B.J. BRITT, CLARK GREGG

The first season of Agents of S.H.I.E.L.D. faced some rough times and harsh criticisms when it debuted, but it eventually found its footing. Thankfully there isn’t too much to complain about in “The Beginning of the End,” other than its few story-closers.

The Players:

  • Director: David Straiton
  • Writer: Maurissa Tancharoen, Jed Whedon
  • Cast: Clark Gregg, Ming-Na Wen, Brett Dalton, Chloe Bennet, Elizabeth Henstridge, Iain de Caestecker, B.J. Britt, Bill Paxton, J. August Richards, Samuel L. Jackson, Patton Oswalt

Episode Title: “The Beginning of the End”

With only a few weapons in their hands, the remaining members of S.H.I.E.L.D. go full-charge against Hydra Agent Garrett (Paxton). While they move forward, Fitz and Simmons try their best to survive under the harshest of conditions at the bottom of the ocean.

The Good:

  • End of the Line, Garrett: When it was revealed that Garrett didn’t have much time to live, it immediately put a countdown on the character. After some gunfire and a cool fight, Garrett met his doom at the hands of Deathlok (Richards). We got a full episode of Bill Paxton injecting his own brand of humor into the show. He made it a lot more enjoyable. When he was killed, it was done in the most comical way with Coulson (Gregg) raining on his speech with an alien weapon. Nothing like an abrupt ending to really make an impression.
  • Redemption: If there was one word that reflected the events of the finale, it was redemption. The former S.H.I.E.L.D. group proved at least to themselves that they’re still fighting for what they believe in. Even though S.H.I.E.L.D. may have fallen apart, they still believe it’s their duty to protect the people out there from these awful forces, and from Hydra. They’re able to accomplish their task, and a couple other people manage to get their own taste of redemption along the way. Deathlok finally breaks free from Garrett by blasting him with one of his missiles. Even Agent May (Wen) was able to express to Ward (Dalton) her feelings by beating the ever-loving hell out of him. Coulson got a chance to stand around and bark at Nick Fury (Jackson) for a few minutes, venting his frustrations about why so many parts of his recovery had to be kept secret. A lot of people had a fairly happy ever after, but S.H.I.E.L.D. is still in ruins so it’s up to Coulson and company to bring it back to life.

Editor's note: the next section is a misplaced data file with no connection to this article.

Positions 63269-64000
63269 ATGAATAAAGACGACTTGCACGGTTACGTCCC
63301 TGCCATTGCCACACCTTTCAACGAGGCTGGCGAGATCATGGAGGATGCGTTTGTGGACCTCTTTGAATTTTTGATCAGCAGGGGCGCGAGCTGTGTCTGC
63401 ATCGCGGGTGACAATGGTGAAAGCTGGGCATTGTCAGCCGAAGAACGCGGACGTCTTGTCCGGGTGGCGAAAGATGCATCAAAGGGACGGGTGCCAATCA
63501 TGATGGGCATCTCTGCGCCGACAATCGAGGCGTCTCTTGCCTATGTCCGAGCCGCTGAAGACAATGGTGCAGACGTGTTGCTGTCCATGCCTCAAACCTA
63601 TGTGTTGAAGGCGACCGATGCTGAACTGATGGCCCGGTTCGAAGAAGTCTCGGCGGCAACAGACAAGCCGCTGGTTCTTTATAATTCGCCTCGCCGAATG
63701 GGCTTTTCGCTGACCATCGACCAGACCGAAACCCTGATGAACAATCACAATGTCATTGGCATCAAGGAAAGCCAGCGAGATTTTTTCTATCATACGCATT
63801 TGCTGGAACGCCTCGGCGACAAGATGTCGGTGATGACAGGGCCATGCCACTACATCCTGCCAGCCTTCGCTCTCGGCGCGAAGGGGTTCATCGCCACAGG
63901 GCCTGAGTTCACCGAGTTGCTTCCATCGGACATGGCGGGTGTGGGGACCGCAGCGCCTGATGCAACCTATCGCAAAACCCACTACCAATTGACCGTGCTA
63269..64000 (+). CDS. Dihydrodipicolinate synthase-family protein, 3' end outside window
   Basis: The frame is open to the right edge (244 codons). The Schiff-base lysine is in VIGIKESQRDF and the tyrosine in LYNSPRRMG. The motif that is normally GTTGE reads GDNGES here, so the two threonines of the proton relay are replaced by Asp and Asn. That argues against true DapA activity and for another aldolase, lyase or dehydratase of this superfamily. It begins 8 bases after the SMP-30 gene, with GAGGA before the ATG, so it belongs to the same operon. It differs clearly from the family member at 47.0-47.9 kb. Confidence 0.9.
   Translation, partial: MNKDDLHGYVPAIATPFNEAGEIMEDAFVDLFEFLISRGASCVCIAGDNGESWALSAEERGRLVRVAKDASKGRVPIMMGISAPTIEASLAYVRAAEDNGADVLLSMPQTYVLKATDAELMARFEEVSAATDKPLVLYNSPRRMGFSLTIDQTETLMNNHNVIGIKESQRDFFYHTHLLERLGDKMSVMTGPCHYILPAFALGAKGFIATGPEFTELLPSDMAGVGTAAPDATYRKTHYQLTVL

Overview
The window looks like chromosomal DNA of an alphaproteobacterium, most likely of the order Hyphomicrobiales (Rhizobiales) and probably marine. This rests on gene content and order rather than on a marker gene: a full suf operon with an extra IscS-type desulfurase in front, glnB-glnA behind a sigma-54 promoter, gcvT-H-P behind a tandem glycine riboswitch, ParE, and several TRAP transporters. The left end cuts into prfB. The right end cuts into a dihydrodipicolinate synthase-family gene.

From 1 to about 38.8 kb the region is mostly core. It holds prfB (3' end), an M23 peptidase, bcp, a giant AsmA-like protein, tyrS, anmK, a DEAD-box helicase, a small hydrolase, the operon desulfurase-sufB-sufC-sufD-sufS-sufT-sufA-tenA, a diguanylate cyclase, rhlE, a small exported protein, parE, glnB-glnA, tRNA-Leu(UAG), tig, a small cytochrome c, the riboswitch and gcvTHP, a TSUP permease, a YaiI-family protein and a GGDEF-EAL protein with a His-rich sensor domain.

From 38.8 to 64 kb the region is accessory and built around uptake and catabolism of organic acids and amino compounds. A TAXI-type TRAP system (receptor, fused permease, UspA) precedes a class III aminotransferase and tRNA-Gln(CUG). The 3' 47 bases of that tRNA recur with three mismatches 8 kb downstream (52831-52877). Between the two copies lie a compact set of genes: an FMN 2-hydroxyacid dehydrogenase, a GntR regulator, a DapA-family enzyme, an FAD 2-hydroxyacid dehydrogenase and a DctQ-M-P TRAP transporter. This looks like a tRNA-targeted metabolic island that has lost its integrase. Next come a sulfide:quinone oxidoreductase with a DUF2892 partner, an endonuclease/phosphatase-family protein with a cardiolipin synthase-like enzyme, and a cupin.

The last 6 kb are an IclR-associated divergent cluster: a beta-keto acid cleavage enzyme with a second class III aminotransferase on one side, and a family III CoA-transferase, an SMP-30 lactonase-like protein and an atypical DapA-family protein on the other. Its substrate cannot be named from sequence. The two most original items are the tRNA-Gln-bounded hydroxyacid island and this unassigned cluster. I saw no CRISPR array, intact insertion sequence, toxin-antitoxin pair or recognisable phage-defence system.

• What You Writing?: The amount of cliffhangers are enormous, but the one that perks my interest is Coulson’s. He’s been placed as the unofficial director for the newly revamped S.H.I.E.L.D., but there’s still something not right about him. In the last scene, we see him carving out blueprints for something alien, particularly of the Kree persuasion. If this has anything to do with the larger Marvel universe, a la the Infinity Gauntlet, then I’m game.
  • Coulson: A lot of the performers on this show are great, but I believe a large part of its appeal is Clark Gregg. His  performance as the slightly innocent, conflicted but still noble Agent Coulson. Now that he’s going to be in charge, with what I can only assume is the clone of Agent Eric (Oswalt), we’ll be able to see the character change in many different ways.
  • Fitz/Simmons: It’s rather fitting that Fitz (Caestecker) scarified himself in order to save Simmons’ (Henstridge) life in that metal box. There are still a couple flaws protruding from the characters, but the intimate scenes between them in “Beginning of the End” reminded me why this show has found a way into my heart. The characters may not be fantastically written, but we’ve grown to care for them. You may have shed a tear when Fitz showed Simmons how much he really loves her. Could a romance happen in the next season? It depends on whether or not Fitz wakes up, and if Agent Triplett (Britt) swoops in to scoop up Simmons. Bring on the love triangle.

The So-So:

  • Direction/Visuals: It’s really difficult to ask for crazy artistic filmmaking on a big network television show, but David Straiton did the job. It felt as if we were running with Coulson and the rest of the agents as they narrowly escaped danger to save the day. And it’s always nice to see some practical effects be put into play when it comes to action scenes.

The Bad:

  • What Are You: There were a considerable amount of loose ends tied up in “Beginning of the End,” but not entirely. We know very little about what’s swimming through Skye’s (Bennet) veins, along with what it is her parents may be. They keep dangling the story carrot in front of our faces, and at this point it’s become progressively annoying to deal with. Does Skye have any sort of powers after all? There are heavy hints leaning towards “yes,” but nothing’s been shown that would lead us to believe that she could turn into a superhero. Maybe she’ll have some moral issues come about when her father decides to surface this next season?

Overall:

Agents of S.H.I.E.L.D. has finally hurdled over the freshman year bumps, finding its identity. If it can continually pack the same kind of Marvel punch like the movies, the show will definitely stick around.

Rating: 9/10

Agents of S.H.I.E.L.D. airs Tuesdays at 8 p.m. on ABC.

What did you think of the finale?